Causal Relevance and the Mental: Towards a Non-Reductive Metaphysics

Dissertation, Mcgill University (Canada) (1997)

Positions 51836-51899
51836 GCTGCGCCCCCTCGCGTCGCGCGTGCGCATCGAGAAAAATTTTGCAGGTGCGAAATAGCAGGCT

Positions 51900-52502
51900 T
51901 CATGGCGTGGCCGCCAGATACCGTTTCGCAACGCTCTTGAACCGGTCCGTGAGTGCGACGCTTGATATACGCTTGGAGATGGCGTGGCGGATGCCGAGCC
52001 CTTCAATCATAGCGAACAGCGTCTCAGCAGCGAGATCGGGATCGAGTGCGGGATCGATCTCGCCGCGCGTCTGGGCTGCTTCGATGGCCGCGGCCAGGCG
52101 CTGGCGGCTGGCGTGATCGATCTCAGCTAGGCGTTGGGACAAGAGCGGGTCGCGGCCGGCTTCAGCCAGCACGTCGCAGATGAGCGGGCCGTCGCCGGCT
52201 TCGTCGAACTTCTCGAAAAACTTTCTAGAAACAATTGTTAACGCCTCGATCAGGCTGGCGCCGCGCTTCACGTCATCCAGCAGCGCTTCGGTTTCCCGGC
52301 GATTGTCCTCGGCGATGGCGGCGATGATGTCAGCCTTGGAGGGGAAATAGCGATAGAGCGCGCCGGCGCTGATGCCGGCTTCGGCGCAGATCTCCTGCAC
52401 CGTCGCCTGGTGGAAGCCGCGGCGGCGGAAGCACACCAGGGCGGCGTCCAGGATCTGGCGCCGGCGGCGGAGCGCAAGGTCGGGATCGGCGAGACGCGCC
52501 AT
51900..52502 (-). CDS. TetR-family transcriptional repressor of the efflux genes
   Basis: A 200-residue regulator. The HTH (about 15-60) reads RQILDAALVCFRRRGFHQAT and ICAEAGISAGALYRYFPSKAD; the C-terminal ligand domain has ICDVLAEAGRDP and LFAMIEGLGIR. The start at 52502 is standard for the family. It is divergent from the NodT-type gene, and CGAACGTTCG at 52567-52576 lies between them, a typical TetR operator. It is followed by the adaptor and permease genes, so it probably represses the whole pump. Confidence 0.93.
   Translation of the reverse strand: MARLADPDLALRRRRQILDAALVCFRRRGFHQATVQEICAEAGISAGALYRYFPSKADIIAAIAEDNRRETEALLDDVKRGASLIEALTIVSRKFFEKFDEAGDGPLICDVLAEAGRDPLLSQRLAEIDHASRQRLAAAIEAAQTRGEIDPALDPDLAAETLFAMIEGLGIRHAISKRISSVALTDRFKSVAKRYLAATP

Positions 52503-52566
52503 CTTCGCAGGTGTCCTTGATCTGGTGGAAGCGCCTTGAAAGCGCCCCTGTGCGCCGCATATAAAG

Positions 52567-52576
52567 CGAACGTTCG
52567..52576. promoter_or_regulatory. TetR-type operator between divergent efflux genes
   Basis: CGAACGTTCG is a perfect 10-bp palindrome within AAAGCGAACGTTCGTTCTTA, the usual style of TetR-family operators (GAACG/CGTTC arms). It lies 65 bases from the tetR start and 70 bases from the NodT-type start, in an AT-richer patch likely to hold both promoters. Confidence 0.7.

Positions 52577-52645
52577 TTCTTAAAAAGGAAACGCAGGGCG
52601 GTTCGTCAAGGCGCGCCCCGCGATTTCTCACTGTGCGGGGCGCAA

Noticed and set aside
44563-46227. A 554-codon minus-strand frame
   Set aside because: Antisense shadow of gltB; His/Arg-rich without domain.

My aim in this thesis is to explain how a non-reductionist metaphysics can accommodate the causal relevance of the psychological and of the special sciences generally. According to physicalism, all behavior is caused by brain-states; given "folk-psychology", behavior is caused by some psychological state. If psychological states are distinct from brain states , then our behavior is overdetermined and this, it is claimed, is unacceptable. I argue that this consequence is not unacceptable. I claim that our explanatory practice should guide our ontological commitment. If we can offer true explanations that appeal to more than one event , then we are committed to overdetermination for the event explained. I argue that accepting overdetermination is not absurd and that we can give an adequate account of causal relevance for psychological and other supervenient properties. The result is a partial defense of both property and event pluralism. Recent work by Davidson, Fodor, Jackson, Kim, Pettit and Yablo receives explicit and critical discussion
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